Lockheed Martin Drops LRASM Out of Littoral Combat Ship/Frigate Missile Competition

May 24, 2017 5:46 PM - Updated: May 25, 2017 9:54 AM
A July 2016 test of the LRASM from a MK-41 launcher on the Navy’s Self Defense Test Ship. Lockheed Martin Photo

Lockheed Martin has elected not to include its Long Range Anti-Ship Missile in the Navy’s competition to field an over-the-horizon missile for the Littoral Combat Ship and frigate, company officials confirmed to USNI News on Wednesday.

“After long and careful consideration, Lockheed Martin has decided to withdraw from the U.S. Navy Over-the-Horizon Weapon System (OTH-WS) competition. As the current OTH-WS request for proposal process refined over time, it became clear that our offering would not be fully valued,” read a statement from the company provided to USNI News.
“If additional changes are made to the RFP, Lockheed Martin would review the new requirements and assess whether our capability would be a good fit to meet the U.S. Navy’s needs, as we would with any RFP.”

LRASM – a modified version of the Joint Air-to-Surface Standoff Missile – was developed as part of an urgent operational need for U.S. Pacific Command for a modern air launched anti-ship cruise missile. In tandem with developing the air-launched version, Lockheed has spent several million internal research and development dollars to prove out surface and submarine launched versions of the weapon.

Lockheed’s exit from the competition was first reported by Defense News earlier on Wednesday. Earlier this month Boeing dropped out of the OTH competition, withdrawing its RGM-84 Harpoon from consideration.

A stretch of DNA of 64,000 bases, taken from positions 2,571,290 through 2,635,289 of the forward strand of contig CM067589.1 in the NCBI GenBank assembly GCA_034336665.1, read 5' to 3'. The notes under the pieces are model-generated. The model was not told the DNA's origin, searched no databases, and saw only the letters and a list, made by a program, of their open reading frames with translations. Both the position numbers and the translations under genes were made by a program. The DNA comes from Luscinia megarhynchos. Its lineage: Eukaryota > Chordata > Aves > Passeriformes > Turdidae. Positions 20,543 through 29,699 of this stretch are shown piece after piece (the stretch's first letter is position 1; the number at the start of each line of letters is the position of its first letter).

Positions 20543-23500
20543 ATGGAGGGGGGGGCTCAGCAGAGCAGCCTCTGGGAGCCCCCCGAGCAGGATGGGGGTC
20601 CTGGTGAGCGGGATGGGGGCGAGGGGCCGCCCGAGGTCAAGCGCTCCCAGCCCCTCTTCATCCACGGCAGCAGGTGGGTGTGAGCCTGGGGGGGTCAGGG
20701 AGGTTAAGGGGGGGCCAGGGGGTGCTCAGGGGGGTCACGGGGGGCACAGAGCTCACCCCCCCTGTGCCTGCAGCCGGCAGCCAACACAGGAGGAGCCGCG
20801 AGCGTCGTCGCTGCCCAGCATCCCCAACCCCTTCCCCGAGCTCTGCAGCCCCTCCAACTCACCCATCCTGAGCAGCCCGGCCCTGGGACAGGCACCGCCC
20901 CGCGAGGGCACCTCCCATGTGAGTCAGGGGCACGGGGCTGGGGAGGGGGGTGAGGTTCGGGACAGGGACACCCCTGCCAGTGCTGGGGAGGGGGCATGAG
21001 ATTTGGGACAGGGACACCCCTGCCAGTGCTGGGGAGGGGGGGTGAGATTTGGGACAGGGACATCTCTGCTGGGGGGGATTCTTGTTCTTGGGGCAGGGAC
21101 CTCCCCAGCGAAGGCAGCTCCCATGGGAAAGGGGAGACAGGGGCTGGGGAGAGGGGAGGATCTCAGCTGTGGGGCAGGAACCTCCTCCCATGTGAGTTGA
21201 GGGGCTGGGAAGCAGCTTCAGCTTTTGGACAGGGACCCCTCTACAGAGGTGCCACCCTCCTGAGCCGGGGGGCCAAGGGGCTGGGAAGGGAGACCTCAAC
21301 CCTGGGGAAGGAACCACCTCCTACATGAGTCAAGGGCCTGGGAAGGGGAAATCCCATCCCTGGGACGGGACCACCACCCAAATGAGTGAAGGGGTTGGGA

Both companies expressed concern that the Navy was giving little consideration to the networked capability of the weapons, USNI News understands.

Lockheed Martin artist’s conception of the Long Range Anti-Ship Missile (LRASM). Lockheed Martin Photo

“Lockheed Martin strongly believes that we have an offering of significant value, which the Navy is already familiar with in the Long Range Anti-Ship Missile Capability Air-Launched program of record,” said Scott Callaway, director of Advanced Sub-sonic Cruise Missiles at Lockheed Martin Missiles and Fire Control said in a statement to USNI News. “

We will continue our investment in the maturation of the surface launch LRASM capabilities for future competitions where survivability, long range, and lethality against the most capable adversary ships drive the requirements. On the heels of our recent successful at-sea Vertical Launching System demonstration, our Topside Launcher flight test this summer designed for non-VLS applications, will further demonstrate the flexibility and versatility of LRASM for the surface fleet.”

With Lockheed and Boeing both out of the competition, the only remaining contender for the OTH award is the Norwegian Naval Strike Missile

Both LRASM and Harpoon are being developed into air launched versions at the behest of Naval Air Systems Command.

Sam LaGrone

Sam LaGrone

Sam LaGrone is the editor of USNI News. He has covered legislation, acquisition and operations for the Sea Services since 2009 and spent time underway with the U.S. Navy, U.S. Marine Corps and the Canadian Navy.
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